Per the expanded collaboration terms, Vertex will pay CRISPR $1 billion, including $175 million in upfront payment and potential research, development, regulatory, and commercial milestone payments for the DMD and DM1 programs. Vertex will get exclusive worldwide rights to CRISPR Therapeutics’ existing and future intellectual property including foundational CRISPR/Cas9 technology.
Moreover, Vertex will be responsible for all research, development, manufacturing, and commercialization activities and related costs. However, research costs for a specified guide RNA research related to DM1 program will be shared by both the companies. Vertex and CRISPR had signed a four-year research collaboration back to October 2015. Per this agreement, Vertex and CRISPR are developing gene editing therapies for cystic fibrosis and sickle cell disease. In December last year, the companies selected gene therapy, CTX001, to move into clinical development for sickle cell disease and beta thalassemia.
Concurrently, Vertex announced it will acquire privately-held Exonics Therapeutics, which is focused on developing gene editing therapies for DMD and other severe genetic neuromuscular diseases. With the acquisition of Exonics, Vertex will gain intellectual property, technology, and scientific expertise in transformative gene editing therapies. Vertex will pay $245 million upfront to Exonics for acquiring all its outstanding shares and form a wholly-owned subsidiary. Shareholders of Exonics are eligible to receive approximately $1 billion including upfront and potential milestone payments related to the DMD and DM1 programs.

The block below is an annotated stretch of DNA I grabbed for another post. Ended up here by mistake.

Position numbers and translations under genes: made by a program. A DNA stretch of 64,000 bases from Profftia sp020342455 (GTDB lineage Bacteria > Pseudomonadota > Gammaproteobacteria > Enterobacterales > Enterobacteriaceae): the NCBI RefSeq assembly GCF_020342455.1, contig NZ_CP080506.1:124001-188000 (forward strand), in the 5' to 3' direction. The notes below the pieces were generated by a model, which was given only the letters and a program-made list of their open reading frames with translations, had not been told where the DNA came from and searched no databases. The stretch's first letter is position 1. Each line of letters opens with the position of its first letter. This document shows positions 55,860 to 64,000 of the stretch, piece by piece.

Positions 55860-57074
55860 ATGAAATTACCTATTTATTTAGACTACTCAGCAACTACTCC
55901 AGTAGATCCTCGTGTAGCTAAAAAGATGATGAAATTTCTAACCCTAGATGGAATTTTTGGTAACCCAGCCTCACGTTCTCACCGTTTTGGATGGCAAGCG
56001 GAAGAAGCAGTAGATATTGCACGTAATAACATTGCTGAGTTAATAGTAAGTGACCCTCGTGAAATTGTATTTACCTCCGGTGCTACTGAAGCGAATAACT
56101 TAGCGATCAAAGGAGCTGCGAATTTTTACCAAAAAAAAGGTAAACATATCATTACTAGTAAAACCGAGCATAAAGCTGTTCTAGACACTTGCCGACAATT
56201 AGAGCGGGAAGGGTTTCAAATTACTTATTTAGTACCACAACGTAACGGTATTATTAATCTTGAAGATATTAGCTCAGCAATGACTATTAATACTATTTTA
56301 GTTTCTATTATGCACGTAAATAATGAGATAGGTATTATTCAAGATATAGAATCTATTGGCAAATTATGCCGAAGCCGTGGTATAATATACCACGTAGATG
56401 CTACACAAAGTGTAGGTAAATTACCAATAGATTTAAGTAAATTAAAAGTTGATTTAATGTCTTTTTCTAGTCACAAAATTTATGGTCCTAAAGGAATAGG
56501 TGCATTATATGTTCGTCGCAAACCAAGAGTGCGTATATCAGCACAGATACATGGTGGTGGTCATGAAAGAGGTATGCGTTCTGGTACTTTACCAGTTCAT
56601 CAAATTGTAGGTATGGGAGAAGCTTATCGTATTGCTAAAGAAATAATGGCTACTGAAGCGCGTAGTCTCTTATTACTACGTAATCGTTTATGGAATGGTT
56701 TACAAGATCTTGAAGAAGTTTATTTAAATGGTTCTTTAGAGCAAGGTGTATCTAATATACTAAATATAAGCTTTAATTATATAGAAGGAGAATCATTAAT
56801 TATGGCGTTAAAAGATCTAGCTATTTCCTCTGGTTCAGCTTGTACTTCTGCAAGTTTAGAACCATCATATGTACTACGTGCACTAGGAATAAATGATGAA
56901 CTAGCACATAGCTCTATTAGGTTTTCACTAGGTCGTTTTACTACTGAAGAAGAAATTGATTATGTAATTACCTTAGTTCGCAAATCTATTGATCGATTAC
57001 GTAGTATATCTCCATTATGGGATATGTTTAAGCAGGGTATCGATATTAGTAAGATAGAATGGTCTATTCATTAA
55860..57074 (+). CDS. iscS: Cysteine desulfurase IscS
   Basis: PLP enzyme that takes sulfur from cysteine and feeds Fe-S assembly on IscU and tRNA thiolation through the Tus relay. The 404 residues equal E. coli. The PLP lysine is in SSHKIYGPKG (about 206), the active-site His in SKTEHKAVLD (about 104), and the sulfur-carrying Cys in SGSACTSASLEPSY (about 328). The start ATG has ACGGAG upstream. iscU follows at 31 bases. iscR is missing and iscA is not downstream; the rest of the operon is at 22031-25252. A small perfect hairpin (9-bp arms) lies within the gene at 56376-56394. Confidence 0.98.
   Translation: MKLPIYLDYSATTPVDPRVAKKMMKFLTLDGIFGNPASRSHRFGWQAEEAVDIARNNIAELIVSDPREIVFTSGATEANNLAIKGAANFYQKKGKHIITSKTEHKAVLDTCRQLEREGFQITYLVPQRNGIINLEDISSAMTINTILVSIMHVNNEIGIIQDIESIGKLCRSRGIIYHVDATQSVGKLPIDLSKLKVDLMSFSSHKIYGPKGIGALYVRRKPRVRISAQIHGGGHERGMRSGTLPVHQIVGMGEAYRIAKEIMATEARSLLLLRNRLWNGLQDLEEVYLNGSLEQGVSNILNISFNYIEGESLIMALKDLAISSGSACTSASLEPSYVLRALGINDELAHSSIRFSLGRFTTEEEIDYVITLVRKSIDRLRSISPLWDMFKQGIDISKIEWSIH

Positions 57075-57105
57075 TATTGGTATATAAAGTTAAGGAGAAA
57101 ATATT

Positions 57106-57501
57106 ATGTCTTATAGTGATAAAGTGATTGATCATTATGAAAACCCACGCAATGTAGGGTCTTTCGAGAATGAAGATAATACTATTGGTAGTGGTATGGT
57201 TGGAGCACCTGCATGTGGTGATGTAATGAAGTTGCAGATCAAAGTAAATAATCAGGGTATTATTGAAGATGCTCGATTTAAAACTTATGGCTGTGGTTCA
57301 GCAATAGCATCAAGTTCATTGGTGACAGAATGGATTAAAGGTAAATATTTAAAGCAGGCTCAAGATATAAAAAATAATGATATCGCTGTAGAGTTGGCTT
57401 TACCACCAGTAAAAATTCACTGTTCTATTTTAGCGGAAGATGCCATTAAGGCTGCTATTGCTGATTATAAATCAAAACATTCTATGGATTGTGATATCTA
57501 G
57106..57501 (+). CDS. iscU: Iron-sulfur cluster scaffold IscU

Both the transactions are expected to close in the third quarter of 2019.
CymaBay Crashes on Disappointing NASH Data: Shares of CymaBay plunged 45.5% after the company reported disappointing data from a mid-stage study on lead candidate, seladelpar for the treatment of nonalcoholic steatohepatitis (NASH). 12-week top-line results from the ongoing 52-week phase IIb dose-ranging, paired liver biopsy study of seladelpar showed that treatment with the candidate resulted in minimal reductions in liver fat that were not significant when compared to placebo. While the reductions in markers of liver injury were robust and clinically meaningful, investors were clearly disappointed with the dismal results, given the potential of the NASH space.
The NASDAQ Biotechnology index lost 0.53% in the last four trading sessions. Among the major biotech giants, Alexion lost 0.34% in the period. Over the past six months, shares of Celgene have surged 38.1% whereas Biogen stock has lost 28.3%. (See the last biotech stock roundup here: Biotech Stock Roundup: AMGN's Nuevolution Buyout, CELG, INCY Drugs' Label Expansion)
What's Next in Biotech?
Stay tuned for more pipeline and regulatory updates.
The Hottest Tech Mega-Trend of All
Last year, it generated $8 billion in global revenues. By 2020, it's predicted to blast through the roof to $47 billion. Famed investor Mark Cuban says it will produce "the world's first trillionaires," but that should still leave plenty of money for regular investors who make the right trades early.
See Zacks' 3 Best Stocks to Play This Trend >>